The First Blast of the Trumpet Against the Monstrous Regiment of Women 1558

“Now, if the moral law is the constant and unchangeable will of God, to which the Gentile is no less bound than was the Jew; and if God wills, that amongst the Gentiles the ministers and executors of his law be now appointed, as sometimes they were appointed amongst the Jews; further, if the execution of justice is no less requisite in the policy of the Gentiles, than ever it was amongst the Jews; what man can be so foolish to suppose or believe, that God will now admit those persons to sit in judgment, or to reign over men in the commonwealth of the Gentiles, whom he by his expressed word and ordinance did before debar and exclude from the same?” – John Knox, Works Of John Knox, “The First Blast of the Trumpet Against the Monstrous Regiment of Women” (Edinburgh: Printed For The Bannatyne Club, [1558] 1855), IV:399.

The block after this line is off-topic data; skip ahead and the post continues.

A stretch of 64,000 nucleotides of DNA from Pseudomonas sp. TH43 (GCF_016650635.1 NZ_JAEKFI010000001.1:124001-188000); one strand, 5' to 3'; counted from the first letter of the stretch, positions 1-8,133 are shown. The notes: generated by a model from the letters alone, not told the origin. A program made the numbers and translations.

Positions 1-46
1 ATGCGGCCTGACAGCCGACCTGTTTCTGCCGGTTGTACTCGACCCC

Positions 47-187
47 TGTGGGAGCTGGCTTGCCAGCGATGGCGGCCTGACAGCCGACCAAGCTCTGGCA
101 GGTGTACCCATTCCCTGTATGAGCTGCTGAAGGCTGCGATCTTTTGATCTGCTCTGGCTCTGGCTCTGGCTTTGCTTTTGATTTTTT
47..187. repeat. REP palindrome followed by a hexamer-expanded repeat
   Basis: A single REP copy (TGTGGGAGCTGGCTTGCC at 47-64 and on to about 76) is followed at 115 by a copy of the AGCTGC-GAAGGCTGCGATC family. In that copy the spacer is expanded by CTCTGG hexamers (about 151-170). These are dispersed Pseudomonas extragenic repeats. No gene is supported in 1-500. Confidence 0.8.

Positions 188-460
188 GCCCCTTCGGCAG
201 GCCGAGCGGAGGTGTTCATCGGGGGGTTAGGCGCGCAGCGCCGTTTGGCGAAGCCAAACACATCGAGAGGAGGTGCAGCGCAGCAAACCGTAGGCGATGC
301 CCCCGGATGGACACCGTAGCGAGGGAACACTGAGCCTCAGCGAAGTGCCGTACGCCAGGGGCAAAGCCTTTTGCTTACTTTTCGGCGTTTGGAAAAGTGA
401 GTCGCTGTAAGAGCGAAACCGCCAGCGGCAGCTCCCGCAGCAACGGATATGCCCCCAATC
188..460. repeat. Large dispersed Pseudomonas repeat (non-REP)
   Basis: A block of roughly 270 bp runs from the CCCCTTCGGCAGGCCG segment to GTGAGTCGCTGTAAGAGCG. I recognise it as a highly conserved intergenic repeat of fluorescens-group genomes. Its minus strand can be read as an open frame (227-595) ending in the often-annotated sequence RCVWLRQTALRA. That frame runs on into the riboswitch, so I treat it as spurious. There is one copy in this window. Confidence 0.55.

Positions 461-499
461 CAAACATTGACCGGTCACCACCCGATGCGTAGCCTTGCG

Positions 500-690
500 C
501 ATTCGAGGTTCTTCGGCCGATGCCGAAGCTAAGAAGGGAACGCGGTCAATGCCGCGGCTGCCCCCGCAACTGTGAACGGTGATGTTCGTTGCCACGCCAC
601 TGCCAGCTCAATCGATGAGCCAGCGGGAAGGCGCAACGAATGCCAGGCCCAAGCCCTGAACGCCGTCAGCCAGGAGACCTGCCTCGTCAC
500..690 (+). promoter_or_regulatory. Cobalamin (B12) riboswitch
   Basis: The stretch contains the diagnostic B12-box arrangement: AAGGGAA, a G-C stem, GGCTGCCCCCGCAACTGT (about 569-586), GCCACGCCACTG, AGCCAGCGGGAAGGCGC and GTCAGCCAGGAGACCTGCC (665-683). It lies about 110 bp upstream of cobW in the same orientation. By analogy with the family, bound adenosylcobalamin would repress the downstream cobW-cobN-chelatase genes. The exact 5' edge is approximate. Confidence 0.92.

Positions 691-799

The First Blast of the Trumpet is, perhaps, Knox’s most famous and controversial work. In the twentieth century, few people have read the book, and still fewer have made an attempt to understand the reformer’s position.

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